By Connor Buestad
For emerging singer-songwriter Joe Pug, it’s really quite simple. As he puts it, “Just write the songs that have to be written and play them for anybody who will listen.” Last Tuesday night at SF’s quaint “Bottom of the Hill” music venue, I was able to see Joe’s creed put into action, as he wooed a capacity crowd with a talent undeniable and lyrics unforgettable.
Trained as a Playwright at the University of North Carolina, Pug made the bold decision to leave school just one year shy of graduation. Perturbed by the amount of time and involvement required by writing plays, Pug reasoned that his abilities as a wordsmith would best be served with a guitar in his hands and a harmonica around his neck. Chicago was where he would start his music career, but “the road” is what he would end up calling his home.
Fast forward three years and Pug is currently knee-deep in a budding music career. He released his first EP in 2008 titled Nation of Heat. Then came In the Meantime in 2009 and finally his first LP called Messenger in 2010. In between stints inside the recording studio, Pug has made it a priority to tour as much as humanly possible. At one point he reeled off 46 shows in just seven weeks, leaving in his wake a pool of satisfied fans mesmerized by the signature sound and meaning of Joe Pug.
Still only 26 years old, Pug has showed a certain wisdom and confidence not only in the music he plays, but also in his marketing and promotion abilities. He was able to sell-out his first show in Chicago and has since done everything in his power to connect with his growing fan base. E-mail Joe and tell him you’re a listener and he’ll personally send you a two-song sampler of his music, free of charge, shipping and handling included. On his recent “$10 Tour”, Pug traversed the nation in his 1995 Plymouth Voyager (devoid of a stereo or A/C), stopping in just about any city that wanted to hear him play.
Surely, when you speak of musical genres that garner the biggest crowds and rake in the most money, singer-songwriters are rarely at the top of said list. Head to a major music festival like Coachella and you’re much more likely to find yourself watching a synth-pop band like Cut Copy rather than an indie-folk set by Joe Pug. Nevertheless, despite often slipping under the radar at times, singer-songwriters shall always hold an important place in the music scene. This is especially true when you talk about a guy like Joe Pug, who’s talent is confirmed with each poetic verse of one of his many classic songs.
Striding atop the “Bottom of the Hill” stage in a worn-in pair of cowboy boots, Joe Pug showed no signs of fatigue from all those days and nights on the road. Instead, Pug’s face seemed to be constantly beaming with a youthful energy usually reserved for a musician’s first show. Most songs began with a welcome burst on his harmonica, followed by soulful guitar and poignant lyrics. In between songs, Pug thanked his fans in a way that was undoubtedly genuine. After all, we the fans were the ones putting gas in his Voyager all this time.
You wouldn’t be too far off base if you compared Joe Pug to Bob Dylan. Same goes for Woody Guthrie, Bruce Springsteen, Curt Cobain, Johnny Cash or Josh Ritter. Even with these flattering comparisons ever-present, Pug manages to produce a sound all his own, spurred by pieces of lyrical genius that can be found in virtually every song he chooses to write.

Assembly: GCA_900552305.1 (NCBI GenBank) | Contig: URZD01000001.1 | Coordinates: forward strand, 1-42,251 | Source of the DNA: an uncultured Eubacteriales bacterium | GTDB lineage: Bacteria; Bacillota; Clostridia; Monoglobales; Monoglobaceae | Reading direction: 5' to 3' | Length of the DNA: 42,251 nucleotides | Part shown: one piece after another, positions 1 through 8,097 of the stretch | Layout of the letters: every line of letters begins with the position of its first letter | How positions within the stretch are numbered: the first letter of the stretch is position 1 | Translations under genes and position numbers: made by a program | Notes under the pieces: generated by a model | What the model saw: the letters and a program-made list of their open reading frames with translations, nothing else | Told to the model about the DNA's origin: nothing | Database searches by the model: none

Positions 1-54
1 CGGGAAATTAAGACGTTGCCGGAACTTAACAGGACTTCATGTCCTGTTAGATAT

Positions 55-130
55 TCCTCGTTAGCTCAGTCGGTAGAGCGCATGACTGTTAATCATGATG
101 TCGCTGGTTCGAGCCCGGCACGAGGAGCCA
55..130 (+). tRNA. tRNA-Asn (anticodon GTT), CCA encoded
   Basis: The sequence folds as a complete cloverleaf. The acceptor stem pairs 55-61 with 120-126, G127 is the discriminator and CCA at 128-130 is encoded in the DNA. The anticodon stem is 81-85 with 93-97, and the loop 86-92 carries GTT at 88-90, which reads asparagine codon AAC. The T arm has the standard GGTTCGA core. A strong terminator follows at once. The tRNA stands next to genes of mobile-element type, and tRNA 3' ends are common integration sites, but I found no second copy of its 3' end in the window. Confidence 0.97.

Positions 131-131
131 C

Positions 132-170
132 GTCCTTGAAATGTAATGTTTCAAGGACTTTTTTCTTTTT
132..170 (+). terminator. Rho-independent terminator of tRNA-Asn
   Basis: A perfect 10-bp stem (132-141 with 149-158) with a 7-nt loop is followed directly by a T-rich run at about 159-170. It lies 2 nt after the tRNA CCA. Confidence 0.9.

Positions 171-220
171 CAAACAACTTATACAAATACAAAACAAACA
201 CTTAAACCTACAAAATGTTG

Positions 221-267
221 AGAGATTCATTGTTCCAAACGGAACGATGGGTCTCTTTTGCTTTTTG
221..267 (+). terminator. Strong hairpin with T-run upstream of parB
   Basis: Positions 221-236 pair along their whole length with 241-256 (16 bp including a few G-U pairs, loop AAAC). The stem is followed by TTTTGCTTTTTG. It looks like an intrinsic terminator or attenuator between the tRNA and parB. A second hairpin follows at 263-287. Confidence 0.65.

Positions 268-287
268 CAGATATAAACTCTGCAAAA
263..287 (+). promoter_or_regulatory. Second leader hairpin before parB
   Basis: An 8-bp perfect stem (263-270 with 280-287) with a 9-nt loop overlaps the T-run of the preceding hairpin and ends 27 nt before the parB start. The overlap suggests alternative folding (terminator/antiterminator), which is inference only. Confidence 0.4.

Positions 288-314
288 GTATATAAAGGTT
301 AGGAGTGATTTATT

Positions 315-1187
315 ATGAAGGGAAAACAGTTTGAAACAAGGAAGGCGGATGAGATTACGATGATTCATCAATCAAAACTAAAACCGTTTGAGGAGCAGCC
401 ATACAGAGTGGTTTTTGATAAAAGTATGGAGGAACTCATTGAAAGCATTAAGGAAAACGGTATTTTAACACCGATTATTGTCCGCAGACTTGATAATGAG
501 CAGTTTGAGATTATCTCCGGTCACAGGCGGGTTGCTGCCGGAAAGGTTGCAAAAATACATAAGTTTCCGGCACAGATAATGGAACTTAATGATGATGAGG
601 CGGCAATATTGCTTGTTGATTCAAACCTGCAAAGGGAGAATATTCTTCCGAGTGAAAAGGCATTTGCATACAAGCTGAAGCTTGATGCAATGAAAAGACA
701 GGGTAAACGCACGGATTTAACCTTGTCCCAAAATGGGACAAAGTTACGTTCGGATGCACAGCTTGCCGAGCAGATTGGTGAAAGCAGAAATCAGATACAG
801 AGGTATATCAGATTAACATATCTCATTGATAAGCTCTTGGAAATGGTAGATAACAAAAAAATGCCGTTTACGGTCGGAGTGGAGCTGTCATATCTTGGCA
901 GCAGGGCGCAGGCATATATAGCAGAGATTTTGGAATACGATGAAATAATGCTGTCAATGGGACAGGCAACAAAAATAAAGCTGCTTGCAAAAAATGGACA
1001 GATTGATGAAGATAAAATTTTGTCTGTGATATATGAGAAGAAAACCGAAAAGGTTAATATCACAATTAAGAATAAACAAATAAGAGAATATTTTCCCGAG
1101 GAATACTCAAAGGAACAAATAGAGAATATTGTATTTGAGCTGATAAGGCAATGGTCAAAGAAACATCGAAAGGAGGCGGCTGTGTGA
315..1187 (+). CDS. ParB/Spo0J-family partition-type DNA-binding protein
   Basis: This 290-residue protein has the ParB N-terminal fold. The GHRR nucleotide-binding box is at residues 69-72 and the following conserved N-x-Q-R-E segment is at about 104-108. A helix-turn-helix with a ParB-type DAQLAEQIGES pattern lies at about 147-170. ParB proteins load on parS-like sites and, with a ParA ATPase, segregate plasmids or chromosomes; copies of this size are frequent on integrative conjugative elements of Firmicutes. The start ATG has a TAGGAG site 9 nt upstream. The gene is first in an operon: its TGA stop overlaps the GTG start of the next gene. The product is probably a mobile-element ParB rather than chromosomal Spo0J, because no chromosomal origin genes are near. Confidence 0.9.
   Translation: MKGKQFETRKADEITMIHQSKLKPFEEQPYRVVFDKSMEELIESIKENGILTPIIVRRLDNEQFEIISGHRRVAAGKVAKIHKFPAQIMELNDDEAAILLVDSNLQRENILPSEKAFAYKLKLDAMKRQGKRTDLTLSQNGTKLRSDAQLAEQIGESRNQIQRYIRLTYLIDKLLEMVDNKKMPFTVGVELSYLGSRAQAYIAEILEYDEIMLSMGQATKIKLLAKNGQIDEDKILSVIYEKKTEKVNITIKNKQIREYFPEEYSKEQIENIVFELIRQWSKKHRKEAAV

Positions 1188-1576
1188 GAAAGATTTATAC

Perhaps my favorite song Pug played last week in San Francisco was titled “Hymn 35”. The fourth song on the Nation of Heat EP. The song begins with a passionate harmonica riff that gives way to the lyrics, “I am the day, I am the dawn, I am the darkness coming on.” Dylan’s influence is present throughout, in both sound and style. Pug later laments in this song, “I have done wrong, I will do wrong, there’s nothing wrong with doing wrong.” However, there’s not much Pug does wrong in “Hymn 35”, as it leaves the listener sad to hear the song end.
Title track “Nation of Heat” is Pug’s most aggressive ballad. Shades of Bruce Springsteen are on display as Pug cries out about the country he was raised and resides in. “We got the loudest explosions you ever heard. We got two dollar soldiers and ten dollar wars,” shouts Pug. “We got billboards for love and Japanese cars,” continues Pug. “It ain’t rare to hear the street lights call themselves stars. The more that I learn the more that I cheat. I come from the nation of heat.”
“How Good You Are” showcases Pug’s ability to mix a catchy acoustic melody with fantastic harmonica work. Great lyrics aren’t lost on this song either. Sings Pug, “Everything that you were meant for, everything that you were born to do, does not need you to do it, someone else was born to do it too.” Wise words, although it’s hard to imagine Pug wasn’t meant to write and play songs.
In “Hymn 101” Pug again acts as a storyteller with a guitar in his hand. The lyrics flow effortlessly, leaving the audience heartbroken and inspired all in one breath. “I’ve come here to get high, to do more than just get by,” sings Pug. “Oh they say I come with less, than I should rightfully possess. I say the more I buy the more I’m bought and the more I’m bought the less I cost.”
Other notable songs performed by Pug included “Unsophisticated Heart”, “Speak Plainly Diana”, and “In the Meantime”. “I’m dreaming for a living, I got no time for work,” sings Pug. “In the meantime, I’ll just be passing through.”
Last Tuesday wasn’t the first time Joe Pug has passed through San Francisco, and it surely won’t be his last. As is customary with Joe Pug, he sat down to greet his loyal following after yet another show. He explained he was headed south to Santa Cruz to play the following night. He would return home at some point, he just didn’t know when. As he makes clear in “Speak Plainly Diana”, Joe Pug doesn’t mind simply riding around…